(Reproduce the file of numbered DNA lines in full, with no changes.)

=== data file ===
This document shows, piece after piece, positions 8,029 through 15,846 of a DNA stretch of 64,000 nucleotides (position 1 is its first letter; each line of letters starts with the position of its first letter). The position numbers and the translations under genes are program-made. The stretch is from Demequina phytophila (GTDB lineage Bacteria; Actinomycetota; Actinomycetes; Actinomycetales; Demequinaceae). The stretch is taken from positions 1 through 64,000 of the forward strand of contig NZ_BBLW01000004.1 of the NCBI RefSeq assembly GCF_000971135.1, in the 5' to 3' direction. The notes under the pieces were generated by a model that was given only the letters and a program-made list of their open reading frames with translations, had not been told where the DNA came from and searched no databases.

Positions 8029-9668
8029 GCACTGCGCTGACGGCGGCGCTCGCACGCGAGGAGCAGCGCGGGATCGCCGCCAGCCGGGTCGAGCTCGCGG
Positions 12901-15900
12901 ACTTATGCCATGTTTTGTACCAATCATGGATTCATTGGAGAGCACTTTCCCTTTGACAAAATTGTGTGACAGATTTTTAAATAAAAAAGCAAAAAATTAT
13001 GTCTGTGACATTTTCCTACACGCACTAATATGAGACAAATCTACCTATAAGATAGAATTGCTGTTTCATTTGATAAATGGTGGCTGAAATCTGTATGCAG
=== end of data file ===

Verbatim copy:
This document shows, piece after piece, positions 8,029 through 15,846 of a DNA stretch of 64,000 nucleotides (position 1 is its first letter; each line of letters starts with the position of its first letter). The position numbers and the translations under genes are program-made. The stretch is from Demequina phytophila (GTDB lineage Bacteria; Actinomycetota; Actinomycetes; Actinomycetales; Demequinaceae). The stretch is taken from positions 1 through 64,000 of the forward strand of contig NZ_BBLW01000004.1 of the NCBI RefSeq assembly GCF_000971135.1, in the 5' to 3' direction. The notes under the pieces were generated by a model that was given only the letters and a program-made list of their open reading frames with translations, had not been told where the DNA came from and searched no databases.

Positions 8029-9668
8029 GCACTGCGCTGACGGCGGCGCTCGCACGCGAGGAGCAGCGCGGGATCGCCGCCAGCCGGGTCGAGCTCGCGG
Positions 12901-15900
12901 ACTTATGCCATGTTTTGTACCAATCATGGATTCATTGGAGAGCACTTTCCCTTTGACAAAATTGTGTGACAGATTTTTAAATAAAAAAGCAAAAAATTAT
13001 GTCTGTGACATTTTCCTACACGCACTAATATGAGACAAATCTACCTATAAGATAGAATTGCTGTTTCATTTGATAAATGGTGGCTGAAATCTGTATGCAG